Lollapalooza 2008 Day 2: Mason Jennings, Dierks Bentley
It’s got to be hard rocking Zen Buddhism at a fest like this (for example, what do the gurus say about the scourge of ironic coochie cutters?). Yes, who else could I be talking about but Mr. One-Hand-Clapping, the Minneapolis singer-songwriter Mason Jennings.
I’ve actually seen Jennings three infrequent times over his decade-long career and much to my relief, but not my surprise, the brother has not changed. A bit. While the rest of Lolla’s roster can be at turns aggro, uber-sensitive, enigmatic or starkly ironic, Jennings is simply flat. And I mean that in a good way.
In other words, Jennings seems like the guy you’d want around while you’re having a rocky comedown from an acid trip. “Nothing,” one of his earliest numbers today, delivered his motto and his plea: “Know what it means when I say nothing.”
And that brevity, that exquisite simplicity, is a lot of what powers his music. Dressed in a plain t-shirt and jeans and sporting a big brown ‘fro, Jennings plays an unadorned acoustic guitar (run through a distortion pedal for solos), performs nearly all his songs and chords in root position on his instrument, and sings with a voice so relaxed, it often sounds like he’s speaking (I actually think he picks up a lot of inflections from old-school rappers like Slick Rick but that’s another post). In fact, I wonder how many of his fans don’t giggle every once in a while during his shows. Are we always laughing with him or are we sometimes laughing at him?
Under a blazing hot sun, this aesthetic helps keep the frying crowd cool. Safe to say that Jennings will be the only artist at the fest who gets people clapping along to a song about how great Jesus and Buddha really are.
Dierks Bentley also played in the hot sun, but he didn’t succeed in cooling anyone down. With his whole band dressed head-to-toe in black, Bentley looked mannered and tentative and perhaps exhausted from the heat (who designed this wardrobe?!). I felt hot just looking at them (and I was already hot).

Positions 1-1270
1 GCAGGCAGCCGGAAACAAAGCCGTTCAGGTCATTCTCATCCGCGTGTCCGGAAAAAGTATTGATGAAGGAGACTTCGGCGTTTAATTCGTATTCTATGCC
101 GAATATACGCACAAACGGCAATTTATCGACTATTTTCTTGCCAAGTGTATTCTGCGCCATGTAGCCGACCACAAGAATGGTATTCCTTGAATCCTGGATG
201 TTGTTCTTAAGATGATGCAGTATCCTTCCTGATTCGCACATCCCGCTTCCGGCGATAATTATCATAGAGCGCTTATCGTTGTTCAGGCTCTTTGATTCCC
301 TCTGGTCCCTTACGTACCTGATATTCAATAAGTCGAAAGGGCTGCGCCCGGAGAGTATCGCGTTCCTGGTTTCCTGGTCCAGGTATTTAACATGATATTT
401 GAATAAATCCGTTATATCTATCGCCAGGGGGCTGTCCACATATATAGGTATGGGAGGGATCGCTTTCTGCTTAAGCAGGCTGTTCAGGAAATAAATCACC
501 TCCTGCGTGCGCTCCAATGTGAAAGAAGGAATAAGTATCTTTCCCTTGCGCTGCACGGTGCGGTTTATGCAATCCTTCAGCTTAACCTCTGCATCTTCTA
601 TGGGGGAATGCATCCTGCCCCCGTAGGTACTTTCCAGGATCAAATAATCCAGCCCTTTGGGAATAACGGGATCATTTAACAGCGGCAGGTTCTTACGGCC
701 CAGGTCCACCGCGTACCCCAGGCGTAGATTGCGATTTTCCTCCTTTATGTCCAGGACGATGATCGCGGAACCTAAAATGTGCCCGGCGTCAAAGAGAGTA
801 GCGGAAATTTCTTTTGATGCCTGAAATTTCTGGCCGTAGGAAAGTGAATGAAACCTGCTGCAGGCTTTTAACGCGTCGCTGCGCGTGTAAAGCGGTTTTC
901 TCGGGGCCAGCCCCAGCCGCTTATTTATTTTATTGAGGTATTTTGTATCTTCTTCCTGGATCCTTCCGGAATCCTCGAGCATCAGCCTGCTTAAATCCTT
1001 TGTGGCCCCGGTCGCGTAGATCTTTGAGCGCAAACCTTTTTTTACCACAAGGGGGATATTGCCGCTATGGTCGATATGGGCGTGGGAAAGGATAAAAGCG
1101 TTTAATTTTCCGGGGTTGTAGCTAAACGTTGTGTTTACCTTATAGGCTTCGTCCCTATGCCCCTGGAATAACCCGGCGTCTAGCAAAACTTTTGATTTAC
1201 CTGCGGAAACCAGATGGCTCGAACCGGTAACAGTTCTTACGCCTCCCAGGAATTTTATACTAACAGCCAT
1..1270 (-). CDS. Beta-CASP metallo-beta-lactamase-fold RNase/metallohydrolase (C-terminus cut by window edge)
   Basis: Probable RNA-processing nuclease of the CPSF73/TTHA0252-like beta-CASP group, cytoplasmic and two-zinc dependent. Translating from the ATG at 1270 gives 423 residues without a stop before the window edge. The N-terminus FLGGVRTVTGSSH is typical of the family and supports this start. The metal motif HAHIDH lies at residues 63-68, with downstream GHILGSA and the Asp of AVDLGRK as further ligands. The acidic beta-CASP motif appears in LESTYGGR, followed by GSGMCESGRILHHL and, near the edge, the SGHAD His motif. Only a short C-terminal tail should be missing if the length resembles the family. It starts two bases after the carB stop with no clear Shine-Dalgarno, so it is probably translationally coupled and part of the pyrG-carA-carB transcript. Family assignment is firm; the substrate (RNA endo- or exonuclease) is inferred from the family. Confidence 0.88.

Like a lot of contemporary country, if you subtract the pedal steel and the vague Southern accent, you have Richard Marx (not that that’s a bad thing, dear reader). But Bentley seems like a particularly egregious choice as Lolla’s token country performer, both because so little separates him from, say, Bon Jovi, and because he doesn’t have the breathtaking vocal skill that earns country’s elite their staying power (cf. Carrie Underwood, Josh Turner, Gretchen Wilson).
Tracks like “What Was I Thinking?” (featuring a pathetic shout-out to his “little white tank top army”) or “Lot of Leavin’ Left to Do” tell stories with little nuance and a lot of macho posturing. Midway through the set, Bentley acknowledges the fact that he’s the only country artist at Lolla but he wastes the moment with another cliché. “Country music is a lot like rock. We get out hearts broken and then we go and drink beer,” he says to the cheering masses. If I had a dime for every time that beer plus broken hearts b.s. is used….I realize hey, dudes will be dudes. But Bentley would do well to add some genuine heartbreakers to his set, a la Kenny Chesney, instead of just hammering us over the head with his tragic invulnerability.
Props to his ace band, featuring pedal steel, lead telecaster guitar, bass and drums, which plowed through the material with precision and aplomb. They deserve better than these songs. I don’t know if Dierks does.
Crowd observation: When did so many dudes start getting back tats?
Photo: Greg Hanrahan. See more Lollapalooza Day 2 pictures in our Flickr stream.